Everything to Know About Summer Bass Fishing

You may have heard this a million times – the big bass stay hidden in deep water during the summer.

It is true, but only partially. Just as extreme summer heat can have a severe impact on our system, it has the same effect on the bass. But that is no reason to slow down your bass pursuits during summer. 

As long as the temperatures are within the normal range, you can expect the summer bass to bite. Once it rises above a certain level it will affect bass behavior.

To understand how summer bass fishing works, let us dig deeper and learn the strategies that work best in summer.

Summer Bass Behavior

The thing is, early spring bass fishing strategies will not work in summer. Firstly, we need to understand how bass behaves in summer. Using that knowledge you can adapt your fishing techniques to match the fish’s behavior. 

In summer, bass fish seek cooler temperatures just like we do. During peak summer, water temperatures can get really high, over 90 degrees. Bass fish don’t like these high temperatures because there’s not enough oxygen in the water for them. 

However, high summer temperatures are less thermally stressful for bass than it is for other species like trout. 

But that is not all…

At this time, the bass are in post-spawn mode. They are looking to recover and put on some weight. That means a lot of their attention is focused on aggressive feeding. 

Since bluegill and shad spawn happens after the bass spawning season, there are plenty of feeding options for the bass in shallow water. Generally, after a short feeding session on baitfish, the bass go back to their cooling stations and conserve energy.

This pattern in bass behavior indicates two points anglers can use for bass fishing in summer. Choosing the right locations and the best time depending on the temperature. 

Preferred Habitat

Don’t expect the bass to move in shallow waters when the sun is high in the sky during the day. They like shaded spots for hiding because it’s easier for them to sneak up on prey. These spots can be between 1 and 20 feet deep.

As the bass seek cooler waters, the larger fish move deeper. How deep they go depends on the nature of the water body, the water temperature variations, and food availability. Some largemouth prefer to hang around over the thermocline. This is a transition layer with hot water at the top and cold water below.

The smaller ones venture around deep ledges, brush, and rocks. They can also head towards windy shorelines where the wave action increases the oxygen content in the water. Areas with more aquatic plants that generate oxygen are other hot spots.

bass lure temperature chart

Image courtesy of USAngler

Water Temperature

We all know that bass becomes lethargic in summer. But they get lethargic in winter too. Have you wondered why?

Being cold-blooded creatures, the bass cannot regulate its body temperature. So its behavior is critically dependent on the temperature of the surrounding water. Studies have indicated that the most comfortable temperature range for bass is between 65 to 75 degrees Fahrenheit.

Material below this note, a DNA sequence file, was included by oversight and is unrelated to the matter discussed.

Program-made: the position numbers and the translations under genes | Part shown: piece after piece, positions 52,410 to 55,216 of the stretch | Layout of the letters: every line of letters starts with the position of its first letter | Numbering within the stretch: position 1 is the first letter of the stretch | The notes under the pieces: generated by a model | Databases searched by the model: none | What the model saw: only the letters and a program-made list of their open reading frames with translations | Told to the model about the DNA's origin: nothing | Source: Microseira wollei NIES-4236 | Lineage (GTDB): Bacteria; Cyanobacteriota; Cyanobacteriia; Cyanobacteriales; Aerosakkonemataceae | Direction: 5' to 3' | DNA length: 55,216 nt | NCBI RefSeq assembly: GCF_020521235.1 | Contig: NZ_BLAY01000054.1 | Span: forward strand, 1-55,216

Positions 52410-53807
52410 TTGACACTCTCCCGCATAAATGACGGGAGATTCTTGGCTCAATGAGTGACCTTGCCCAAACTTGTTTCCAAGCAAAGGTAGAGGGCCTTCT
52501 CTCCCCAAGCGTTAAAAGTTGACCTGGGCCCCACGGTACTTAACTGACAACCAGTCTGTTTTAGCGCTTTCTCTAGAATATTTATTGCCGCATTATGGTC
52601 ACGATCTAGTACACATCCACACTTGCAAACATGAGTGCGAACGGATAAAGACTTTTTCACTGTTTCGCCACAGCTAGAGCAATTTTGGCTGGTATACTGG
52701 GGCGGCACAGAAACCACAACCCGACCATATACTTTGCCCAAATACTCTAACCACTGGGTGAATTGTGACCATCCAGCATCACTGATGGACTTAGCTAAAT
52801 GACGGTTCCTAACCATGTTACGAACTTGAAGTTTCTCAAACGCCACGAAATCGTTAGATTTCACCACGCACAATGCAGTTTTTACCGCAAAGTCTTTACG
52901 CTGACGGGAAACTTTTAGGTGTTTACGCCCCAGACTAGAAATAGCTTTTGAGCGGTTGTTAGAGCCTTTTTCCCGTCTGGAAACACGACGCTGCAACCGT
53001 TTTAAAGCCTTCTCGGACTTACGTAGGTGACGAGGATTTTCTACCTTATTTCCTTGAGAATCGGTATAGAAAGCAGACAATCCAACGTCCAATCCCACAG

When the river water gets warmer, there’s less oxygen in it. This makes it hard for the fish to breathe. When the temperature gets really high, the bass gets stressed and slows down to save energy. They’re already tired from spawning. The most important thing for bass in these conditions is oxygen, but they still look for food.

In the case of extreme conditions, when ‌temperatures can touch 100 degrees or more, the bass might stop biting. Usually, such situations do not last beyond a few days. In such a period, you can think of fishing in the night.

Now, when the water temperature drops in winter, the metabolism rate of the fish drops. They tend to get sluggish, and as ‌oxygen consumption comes down, the feeding rate drops.

See the difference?

This is why, in winter you have to fish deeper and slower. But in summer, your style will depend on the time of the day and the movement pattern of the fish in the water body. If the weather gets cooler, the fish can start coming up. 

For example, I have found overcast summer mornings to be great for summer bass fishing. With no direct sunlight, bass come out of their shady hideouts and tend to look around aggressively for food. To get a better idea about bass movements, carrying a thermometer to check the water’s surface temperature is a good idea.

straight up fishing

How to Find Bass in the Summer

The equation is simple. In summer, 8 feet of deep water in the shade is cooler than 20 feet of deep water under the sun. So looking for bass in the shades is your best option.

Here are some areas where the bass is likely to bite in the summer.

Ledges and Drop Offs

Ledges and steep drop offs are great spots for finding summer bass. The drop in depth can vary from 20 feet to 5 feet and higher drop offs are the best points. These ledges make it easy for the bass to move into deeper waters when needed. Plus, the ledges can also provide a steady supply of crawfish and shad.